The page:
Sunday, March 4, 2012

MS. FLUKE AND FUNDING BIRTH CONTROL


In my opinion, this is not an issue about Ms. Fluke. Nor is it an issue about sex and abstinence. It is a social issue unlike many other social issues. For most social issues, such as helping poor people, giving food stamps, providing low cost housing, providing medical treatment, we ask ourselves if we are our brother's keeper? We have seen the Republican candidates all take the position that they conclude that we are not our brother's keeper and they would like to do away with or minimize the help to the disadvantaged. I am from the other side and believe that we are our brother's keeper and would like to see all of these programs flourish, but monitored to remove abuse.
Still, the concept of paying for birth control falls outside of the normal social issue of helping the disadvantaged. There is no question that unwanted births in this country cost hundreds of times more than would be the cost of free contraception. The Republicans want to make this a moral issue, however, it is a social and economic one. For every birth that could have been prevented with free birth control, we save on pre-natal care, doctors and hospital costs for giving birth, and all of the years the mother will probably be on welfare and funding pediatric care. The cost of free birth control is peanuts compared to the savings.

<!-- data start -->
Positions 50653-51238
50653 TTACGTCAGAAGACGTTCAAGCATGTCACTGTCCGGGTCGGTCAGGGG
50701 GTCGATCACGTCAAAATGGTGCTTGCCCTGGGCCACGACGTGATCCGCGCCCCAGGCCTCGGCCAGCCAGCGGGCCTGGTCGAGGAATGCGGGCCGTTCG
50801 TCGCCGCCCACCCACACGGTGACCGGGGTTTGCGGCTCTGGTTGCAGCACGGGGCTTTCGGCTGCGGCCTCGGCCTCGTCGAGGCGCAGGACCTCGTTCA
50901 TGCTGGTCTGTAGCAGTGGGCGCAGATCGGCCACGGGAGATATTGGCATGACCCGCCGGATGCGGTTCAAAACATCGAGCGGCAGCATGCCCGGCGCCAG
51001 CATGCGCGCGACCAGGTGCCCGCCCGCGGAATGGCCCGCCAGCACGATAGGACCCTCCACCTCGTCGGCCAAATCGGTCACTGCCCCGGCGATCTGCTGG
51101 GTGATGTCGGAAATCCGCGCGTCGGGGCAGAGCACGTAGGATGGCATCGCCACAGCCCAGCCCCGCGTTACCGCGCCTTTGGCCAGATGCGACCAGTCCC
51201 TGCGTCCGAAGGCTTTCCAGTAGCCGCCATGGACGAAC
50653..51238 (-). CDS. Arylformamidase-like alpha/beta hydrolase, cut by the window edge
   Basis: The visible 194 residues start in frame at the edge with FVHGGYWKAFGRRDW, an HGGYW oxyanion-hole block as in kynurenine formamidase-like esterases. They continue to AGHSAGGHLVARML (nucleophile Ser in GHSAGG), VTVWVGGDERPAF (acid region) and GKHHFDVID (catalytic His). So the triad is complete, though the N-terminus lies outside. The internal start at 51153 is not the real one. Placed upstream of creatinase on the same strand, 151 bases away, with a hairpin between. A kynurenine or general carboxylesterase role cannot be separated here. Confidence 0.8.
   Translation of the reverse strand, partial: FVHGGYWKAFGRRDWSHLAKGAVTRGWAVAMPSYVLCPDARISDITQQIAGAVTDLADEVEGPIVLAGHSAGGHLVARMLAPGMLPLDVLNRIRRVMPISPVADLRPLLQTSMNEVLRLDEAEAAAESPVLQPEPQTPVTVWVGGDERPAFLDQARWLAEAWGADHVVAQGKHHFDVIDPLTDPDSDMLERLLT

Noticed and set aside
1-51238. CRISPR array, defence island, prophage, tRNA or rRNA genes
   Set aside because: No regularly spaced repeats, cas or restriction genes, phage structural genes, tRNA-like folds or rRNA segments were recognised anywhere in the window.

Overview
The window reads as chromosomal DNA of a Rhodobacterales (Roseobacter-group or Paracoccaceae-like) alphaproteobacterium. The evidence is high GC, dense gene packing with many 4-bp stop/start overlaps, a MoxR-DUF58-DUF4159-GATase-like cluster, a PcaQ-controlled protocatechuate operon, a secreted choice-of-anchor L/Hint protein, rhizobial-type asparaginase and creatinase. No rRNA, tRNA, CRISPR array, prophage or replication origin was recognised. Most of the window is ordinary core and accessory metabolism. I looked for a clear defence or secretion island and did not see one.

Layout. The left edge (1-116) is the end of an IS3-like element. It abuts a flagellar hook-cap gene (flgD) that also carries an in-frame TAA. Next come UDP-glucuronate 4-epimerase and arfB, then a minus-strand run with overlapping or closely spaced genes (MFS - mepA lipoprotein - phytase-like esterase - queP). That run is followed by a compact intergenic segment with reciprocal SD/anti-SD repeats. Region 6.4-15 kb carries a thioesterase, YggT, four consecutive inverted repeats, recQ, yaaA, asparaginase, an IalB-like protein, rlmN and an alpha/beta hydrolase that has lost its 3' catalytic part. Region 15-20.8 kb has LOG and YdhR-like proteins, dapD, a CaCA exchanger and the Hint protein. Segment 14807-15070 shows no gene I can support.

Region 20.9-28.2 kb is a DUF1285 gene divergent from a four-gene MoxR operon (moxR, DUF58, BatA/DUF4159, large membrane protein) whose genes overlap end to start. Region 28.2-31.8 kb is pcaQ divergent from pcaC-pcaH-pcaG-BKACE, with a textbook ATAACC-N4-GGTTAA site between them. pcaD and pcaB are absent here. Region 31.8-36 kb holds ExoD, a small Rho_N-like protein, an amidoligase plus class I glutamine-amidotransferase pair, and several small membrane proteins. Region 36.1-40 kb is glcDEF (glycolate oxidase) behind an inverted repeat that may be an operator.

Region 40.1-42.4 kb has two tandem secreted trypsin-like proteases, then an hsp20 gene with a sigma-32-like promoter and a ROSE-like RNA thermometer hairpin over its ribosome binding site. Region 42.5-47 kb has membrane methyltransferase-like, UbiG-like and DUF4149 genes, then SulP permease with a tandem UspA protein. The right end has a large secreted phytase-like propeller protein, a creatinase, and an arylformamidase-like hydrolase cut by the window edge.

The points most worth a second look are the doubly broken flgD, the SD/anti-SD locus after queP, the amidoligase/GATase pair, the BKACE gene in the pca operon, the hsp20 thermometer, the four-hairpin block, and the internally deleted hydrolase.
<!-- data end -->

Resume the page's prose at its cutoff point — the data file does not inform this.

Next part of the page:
The savings are greater if you add to it having less abortions, the extra cost of the foster parent program, the lower productivity of the single parent, the lower productivity potential of the married parent, the overpopulation cost to the planet, the higher propensity of being high school dropouts fostering even more people on welfare in the next generation. I don't know if there has been quantification, but I assume the savings are enormous.
Politicians have to couch this program as being a medical issue because it is not politically correct to discuss it from the view that people should be more responsible, avoid outside of marriage child birth and avoiding children one can ill afford. It is necessary that there be birth control, a sort of social engineering, to the economic and social well being of the country.

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